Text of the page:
Is LGBTQ, a Problem in Young Adolescents?

Is LGBTQ, a Problem in Young Adolescents?

August 09 2023 TalktoAngel 0 comments 988 Views

As many of the youthful generation are feeling comfortable with coming out and telling the world that they are not afraid to be who they are, some of the narrow-minded are still grappling with the concept of being a member of LGBTQ no longer being a mental illness.

Labeling the LGBTQ community as "mentally sick" has historically served as a doorway and explanation for atrocious prejudice, stigma, and inhumane treatment practices. Before some of these DSM revisions, therapists were "curing" homosexuality with lobotomies, electroconvulsive therapy, and chemical castration.

Not because they are LGBTQ, but frequently as a direct result of discrimination, violence against LGBTQ people, and societal stigma, LGBTQ people do experience mental illness at a higher rate. In this way, society has frequently reinforced its prejudice against the LGBTQ community, wrongly categorizing them as "mentally ill" for generations and thereby contributing to the LGBTQ mental health problem.

One of the most important events in LGBTQ history was when homosexuality was removed from the DSM, but it wasn't without controversy. Despite the fact that homosexuality was eliminated, it was quickly replaced by "sexual orientation disturbance," which indicated that homosexuality was only a disease if the person was "disturbed by, in conflict with, or sought to change their sexual orientation or gender identity." Surprisingly, the World Health Organization (WHO) didn't formally declassify transgender identity as a "mental illness" until 2019.

These choices hold a lot of weight and frequently send a message to society about how to treat LGBTQ people. The way that members of the LGBTQ community are viewed and discussed in the mental health community has the potential to make or break almost every aspect of their daily life. The evidence is clear: the mental health field has been slow to understand and protect the transgender and non-binary community on a national and global level, and at the same time, transgender and non-binary people continue to be the most targeted, discriminated against, and stigmatized members of our LGBTQ communities. It has only been roughly three years since the WHO declassified being transgender as a mental disorder.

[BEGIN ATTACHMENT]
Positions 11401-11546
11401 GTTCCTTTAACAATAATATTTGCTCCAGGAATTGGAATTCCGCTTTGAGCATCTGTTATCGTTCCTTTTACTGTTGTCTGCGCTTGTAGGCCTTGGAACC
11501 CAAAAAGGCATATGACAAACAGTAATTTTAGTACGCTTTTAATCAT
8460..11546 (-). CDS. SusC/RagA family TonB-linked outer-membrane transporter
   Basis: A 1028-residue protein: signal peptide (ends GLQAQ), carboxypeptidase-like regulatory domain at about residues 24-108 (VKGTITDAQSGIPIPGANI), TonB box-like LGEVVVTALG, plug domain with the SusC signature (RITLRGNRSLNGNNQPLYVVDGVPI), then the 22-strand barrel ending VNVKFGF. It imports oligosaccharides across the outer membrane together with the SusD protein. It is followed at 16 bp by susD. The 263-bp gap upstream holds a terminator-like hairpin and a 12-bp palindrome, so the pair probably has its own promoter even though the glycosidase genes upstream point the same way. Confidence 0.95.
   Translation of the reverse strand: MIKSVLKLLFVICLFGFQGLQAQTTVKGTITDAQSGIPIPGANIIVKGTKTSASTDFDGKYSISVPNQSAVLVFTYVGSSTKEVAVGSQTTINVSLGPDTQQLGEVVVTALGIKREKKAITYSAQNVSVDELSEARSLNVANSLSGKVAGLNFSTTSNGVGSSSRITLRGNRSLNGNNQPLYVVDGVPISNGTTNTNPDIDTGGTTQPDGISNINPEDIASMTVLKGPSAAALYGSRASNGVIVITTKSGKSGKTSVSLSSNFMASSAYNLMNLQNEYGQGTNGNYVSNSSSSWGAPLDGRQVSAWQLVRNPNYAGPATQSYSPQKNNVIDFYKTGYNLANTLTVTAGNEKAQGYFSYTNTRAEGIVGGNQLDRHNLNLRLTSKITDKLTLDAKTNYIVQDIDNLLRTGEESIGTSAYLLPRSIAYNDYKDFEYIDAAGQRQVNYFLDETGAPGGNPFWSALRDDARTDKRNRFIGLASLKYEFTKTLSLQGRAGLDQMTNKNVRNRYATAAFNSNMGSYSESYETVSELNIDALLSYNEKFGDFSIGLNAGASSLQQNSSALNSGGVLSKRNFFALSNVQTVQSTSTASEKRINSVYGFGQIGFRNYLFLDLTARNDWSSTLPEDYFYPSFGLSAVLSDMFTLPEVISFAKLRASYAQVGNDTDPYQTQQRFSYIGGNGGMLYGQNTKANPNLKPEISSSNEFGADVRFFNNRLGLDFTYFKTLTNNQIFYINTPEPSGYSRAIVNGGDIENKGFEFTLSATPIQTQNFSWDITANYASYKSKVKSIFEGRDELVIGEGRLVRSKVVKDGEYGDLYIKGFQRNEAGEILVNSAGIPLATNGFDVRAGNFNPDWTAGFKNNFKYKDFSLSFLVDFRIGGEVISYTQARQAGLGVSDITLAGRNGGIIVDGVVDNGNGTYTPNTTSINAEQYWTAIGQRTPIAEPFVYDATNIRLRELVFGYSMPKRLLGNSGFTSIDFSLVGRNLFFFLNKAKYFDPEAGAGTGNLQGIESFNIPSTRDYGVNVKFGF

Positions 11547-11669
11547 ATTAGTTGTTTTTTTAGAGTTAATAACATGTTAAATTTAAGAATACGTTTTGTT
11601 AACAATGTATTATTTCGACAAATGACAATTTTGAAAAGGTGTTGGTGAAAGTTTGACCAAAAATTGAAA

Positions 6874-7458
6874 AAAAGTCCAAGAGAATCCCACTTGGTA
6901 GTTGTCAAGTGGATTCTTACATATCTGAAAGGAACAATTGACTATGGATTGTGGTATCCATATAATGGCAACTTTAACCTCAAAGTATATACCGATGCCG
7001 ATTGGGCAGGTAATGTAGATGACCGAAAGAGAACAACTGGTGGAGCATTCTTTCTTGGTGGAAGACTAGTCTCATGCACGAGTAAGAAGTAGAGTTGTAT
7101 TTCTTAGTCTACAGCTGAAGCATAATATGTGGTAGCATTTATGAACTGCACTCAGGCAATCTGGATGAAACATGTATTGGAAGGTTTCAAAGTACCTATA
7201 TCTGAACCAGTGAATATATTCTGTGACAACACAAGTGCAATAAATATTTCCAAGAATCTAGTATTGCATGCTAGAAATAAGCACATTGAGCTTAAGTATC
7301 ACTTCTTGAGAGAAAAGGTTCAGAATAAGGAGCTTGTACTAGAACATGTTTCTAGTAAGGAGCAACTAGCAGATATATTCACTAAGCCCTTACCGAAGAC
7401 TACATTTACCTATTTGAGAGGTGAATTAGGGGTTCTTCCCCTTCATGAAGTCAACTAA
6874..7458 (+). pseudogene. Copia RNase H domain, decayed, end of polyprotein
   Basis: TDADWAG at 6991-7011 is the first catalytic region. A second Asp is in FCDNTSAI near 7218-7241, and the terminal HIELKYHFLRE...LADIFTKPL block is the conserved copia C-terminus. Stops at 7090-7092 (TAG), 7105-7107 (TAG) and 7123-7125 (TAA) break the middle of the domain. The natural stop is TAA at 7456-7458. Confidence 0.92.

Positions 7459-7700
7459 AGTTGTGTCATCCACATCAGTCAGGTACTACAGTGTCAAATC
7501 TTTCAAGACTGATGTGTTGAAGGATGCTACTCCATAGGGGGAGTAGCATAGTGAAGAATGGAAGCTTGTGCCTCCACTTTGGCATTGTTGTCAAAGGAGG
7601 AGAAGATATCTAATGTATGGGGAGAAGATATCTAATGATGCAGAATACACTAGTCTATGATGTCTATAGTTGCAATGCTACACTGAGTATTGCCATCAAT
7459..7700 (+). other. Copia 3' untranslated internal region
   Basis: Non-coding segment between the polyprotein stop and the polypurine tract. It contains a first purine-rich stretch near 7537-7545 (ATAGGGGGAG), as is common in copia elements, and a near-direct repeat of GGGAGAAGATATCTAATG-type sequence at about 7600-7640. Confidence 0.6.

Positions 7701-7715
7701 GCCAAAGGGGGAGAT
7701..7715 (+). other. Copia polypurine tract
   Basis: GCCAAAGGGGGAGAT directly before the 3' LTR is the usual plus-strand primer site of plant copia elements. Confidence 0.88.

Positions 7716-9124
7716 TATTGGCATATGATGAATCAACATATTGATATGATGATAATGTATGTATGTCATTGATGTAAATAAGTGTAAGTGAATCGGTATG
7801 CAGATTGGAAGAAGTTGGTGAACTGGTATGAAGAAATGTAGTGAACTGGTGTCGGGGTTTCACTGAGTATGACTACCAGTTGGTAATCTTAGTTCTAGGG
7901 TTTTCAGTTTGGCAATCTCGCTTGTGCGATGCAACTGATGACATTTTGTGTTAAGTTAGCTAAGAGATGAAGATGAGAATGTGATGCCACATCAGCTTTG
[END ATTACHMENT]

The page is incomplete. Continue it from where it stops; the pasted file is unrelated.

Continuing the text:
Although there has been significant progress in the mental health sector in recognizing the special needs of the LGBTQ community, there are still significant barriers to therapy or online counselling for this group, including the inability to locate a clinician or best psychologist in India who can provide thorough, empathic care without bias. This also falls under the category of being culturally knowledgeable or affirming. Many LGBTQ people have a reasonable concern that the mental health professional or a clinical psychologist they finally find the bravery to see will misunderstand or mistreat them.

It may be quite subdued. If your front desk personnel or new hires are not trained on these cultural skills, even if you have a mental health clinic with therapists or queer affirmative online therapy that are culturally welcoming, it may really get folks off to a bad start. Other people who have signed up for our outpatient courses have told us that they were told not to talk about their sexual orientation in public so as to not offend others.  We also know a person who had therapy at an inpatient facility, and when they came to the front desk, the staff member there openly discussed the person's gender and pronouns in front of them.

From the perspective of treatment or online counseling, this could result in a reluctance to seek care, which for some could be a life-threatening choice. LGBTQ individuals are more likely to experience depression, anxiety disorders, and suicidal thoughts and attempts. In their lives, 40% of transgender adults have attempted suicide, and PTSD is substantially more common in LGBTQ people.

For example, a client who, out of concern that their anti-LGBTQ landlord may overhear the conversation, was unable to take therapy calls at home and was forced to do it on the street.

"In such cases, the guilt is often associated with their identities and is reinforced as a bad experience. They are told that the topic they want to talk about is "bad" or "filthy." He claimed that it was a replay of messages to which they may have been exposed throughout their lives. Clinically, it could lead patients to leave early or just opt not to seek care again. Will everything be fine when I arrive? People often ask questions.

There is already a scarcity of mental health professionals in the country, and for LGBTQ people, the burden of locating culturally competent care can make the process far more challenging. We advise TalktoAngel as a wonderful place to start when looking for a culturally competent care provider in terms of Queer Affirmative Therapy.

Contributed by: Dr (Prof) R K Suri, Clinical PsychologistCounsellor, & Life Coach & Ms Varshini Nayyar, Psychologist



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